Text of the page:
A brilliant extension of Walter Mischel's work, showing the role of context and environment, which has ramifications beyond just the self-control work.
Written by the Collaborative for Academic, Social and Emotional Learning (CASEL) in collaboration with the National Center for Mental Health Promotion and Youth Violence Prevention, this briefing shares the latest research on the effects of SEL on students and includes strategies for implementing SEL.
CASEL shares the results of a national teacher survey, which overwhelmingly shows the linkages among SEL, student outcomes, and school performance.
A paper by Antonio G. Marchesi and Kimberly Cook discusses how to distinguish emotional intelligence from conventional perspectives of IQ, and how SEL relates to academic excellence.
Paul Tough argues that the qualities that matter most when it comes to children succeeding have to do with character: skills like perseverance, curiosity, optimism, and self-control.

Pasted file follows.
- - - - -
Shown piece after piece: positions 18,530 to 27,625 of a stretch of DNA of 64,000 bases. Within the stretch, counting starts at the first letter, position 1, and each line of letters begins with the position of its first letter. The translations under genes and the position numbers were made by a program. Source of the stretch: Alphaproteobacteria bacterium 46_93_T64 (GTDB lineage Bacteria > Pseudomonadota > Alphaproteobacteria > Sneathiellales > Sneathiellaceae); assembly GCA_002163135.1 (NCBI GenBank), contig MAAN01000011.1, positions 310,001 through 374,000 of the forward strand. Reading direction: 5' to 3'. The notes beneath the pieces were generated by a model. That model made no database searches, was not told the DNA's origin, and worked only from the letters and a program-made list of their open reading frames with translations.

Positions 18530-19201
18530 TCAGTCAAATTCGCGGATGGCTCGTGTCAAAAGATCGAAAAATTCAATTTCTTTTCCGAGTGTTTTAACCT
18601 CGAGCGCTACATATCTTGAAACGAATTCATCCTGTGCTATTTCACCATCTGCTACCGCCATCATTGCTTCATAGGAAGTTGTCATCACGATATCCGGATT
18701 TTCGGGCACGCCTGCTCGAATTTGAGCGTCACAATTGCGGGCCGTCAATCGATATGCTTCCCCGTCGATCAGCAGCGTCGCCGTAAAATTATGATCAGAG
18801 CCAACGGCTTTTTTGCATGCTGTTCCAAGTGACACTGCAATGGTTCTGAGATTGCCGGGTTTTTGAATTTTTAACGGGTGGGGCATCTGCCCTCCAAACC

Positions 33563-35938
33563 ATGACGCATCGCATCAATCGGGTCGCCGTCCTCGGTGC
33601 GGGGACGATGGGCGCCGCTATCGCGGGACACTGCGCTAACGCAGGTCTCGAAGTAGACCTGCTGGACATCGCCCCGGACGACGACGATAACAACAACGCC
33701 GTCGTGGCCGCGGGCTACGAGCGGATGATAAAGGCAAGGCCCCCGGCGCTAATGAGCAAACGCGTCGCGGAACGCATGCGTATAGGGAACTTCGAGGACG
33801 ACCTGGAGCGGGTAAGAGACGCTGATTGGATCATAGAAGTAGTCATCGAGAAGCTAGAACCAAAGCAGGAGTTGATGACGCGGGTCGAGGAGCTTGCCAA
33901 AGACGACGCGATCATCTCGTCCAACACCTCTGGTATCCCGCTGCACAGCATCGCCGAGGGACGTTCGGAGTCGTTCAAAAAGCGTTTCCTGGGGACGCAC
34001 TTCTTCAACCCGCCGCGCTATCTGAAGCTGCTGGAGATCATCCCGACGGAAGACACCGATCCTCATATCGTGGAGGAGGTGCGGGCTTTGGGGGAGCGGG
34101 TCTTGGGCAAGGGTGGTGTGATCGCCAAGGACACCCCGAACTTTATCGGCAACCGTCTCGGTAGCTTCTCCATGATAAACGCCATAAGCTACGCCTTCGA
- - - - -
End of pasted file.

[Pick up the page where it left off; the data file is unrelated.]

Scott Seider offers portraits of three high-performing urban schools in Boston, Massachusetts that have made character development central to their mission of supporting student success, yet define character in three very different ways.
Author Carol S. Dweck explains why it's not just our abilities and talent that bring us success, but the mindset we approach them with. People with a "fixed" mindset believe abilities are set and do not change; people with a "growth" mindset believe that abilities can be developed and expanded over time.
Christopher Peterson covers major topics of concern to the field of positive psychology: positive experiences such as pleasure and flow; positive traits such as character strengths, values, and talents; and the social institutions that enable these elements.
Psychologist Martin E. P. Seligman offers a new theory on what makes people flourish, and how to truly get the most out of life.
Martin E.P. Seligman discusses how optimism enhances quality of life, and how anyone can learn to practice it.